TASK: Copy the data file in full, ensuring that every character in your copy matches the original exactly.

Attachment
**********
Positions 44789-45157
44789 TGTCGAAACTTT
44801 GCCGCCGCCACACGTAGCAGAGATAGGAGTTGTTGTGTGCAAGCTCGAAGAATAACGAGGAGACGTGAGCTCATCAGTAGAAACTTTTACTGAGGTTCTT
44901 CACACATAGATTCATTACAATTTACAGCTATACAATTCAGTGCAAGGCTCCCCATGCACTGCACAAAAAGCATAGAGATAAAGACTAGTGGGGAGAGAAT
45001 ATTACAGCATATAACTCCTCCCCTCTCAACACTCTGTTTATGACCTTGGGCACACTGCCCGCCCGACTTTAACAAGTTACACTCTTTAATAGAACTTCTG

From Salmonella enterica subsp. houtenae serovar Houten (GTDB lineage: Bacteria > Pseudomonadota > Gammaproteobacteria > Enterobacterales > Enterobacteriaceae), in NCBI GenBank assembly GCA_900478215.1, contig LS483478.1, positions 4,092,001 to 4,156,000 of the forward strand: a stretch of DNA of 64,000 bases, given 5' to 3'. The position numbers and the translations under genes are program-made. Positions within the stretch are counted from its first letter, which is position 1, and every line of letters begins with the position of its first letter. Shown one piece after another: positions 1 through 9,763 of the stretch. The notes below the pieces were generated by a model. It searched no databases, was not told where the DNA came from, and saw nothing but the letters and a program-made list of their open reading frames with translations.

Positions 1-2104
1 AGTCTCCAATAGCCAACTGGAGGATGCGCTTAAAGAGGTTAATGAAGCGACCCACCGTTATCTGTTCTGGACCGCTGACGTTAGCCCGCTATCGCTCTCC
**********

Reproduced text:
Positions 44789-45157
44789 TGTCGAAACTTT
44801 GCCGCCGCCACACGTAGCAGAGATAGGAGTTGTTGTGTGCAAGCTCGAAGAATAACGAGGAGACGTGAGCTCATCAGTAGAAACTTTTACTGAGGTTCTT
44901 CACACATAGATTCATTACAATTTACAGCTATACAATTCAGTGCAAGGCTCCCCATGCACTGCACAAAAAGCATAGAGATAAAGACTAGTGGGGAGAGAAT
45001 ATTACAGCATATAACTCCTCCCCTCTCAACACTCTGTTTATGACCTTGGGCACACTGCCCGCCCGACTTTAACAAGTTACACTCTTTAATAGAACTTCTG

From Salmonella enterica subsp. houtenae serovar Houten (GTDB lineage: Bacteria > Pseudomonadota > Gammaproteobacteria > Enterobacterales > Enterobacteriaceae), in NCBI GenBank assembly GCA_900478215.1, contig LS483478.1, positions 4,092,001 to 4,156,000 of the forward strand: a stretch of DNA of 64,000 bases, given 5' to 3'. The position numbers and the translations under genes are program-made. Positions within the stretch are counted from its first letter, which is position 1, and every line of letters begins with the position of its first letter. Shown one piece after another: positions 1 through 9,763 of the stretch. The notes below the pieces were generated by a model. It searched no databases, was not told where the DNA came from, and saw nothing but the letters and a program-made list of their open reading frames with translations.

Positions 1-2104
1 AGTCTCCAATAGCCAACTGGAGGATGCGCTTAAAGAGGTTAATGAAGCGACCCACCGTTATCTGTTCTGGACCGCTGACGTTAGCCCGCTATCGCTCTCC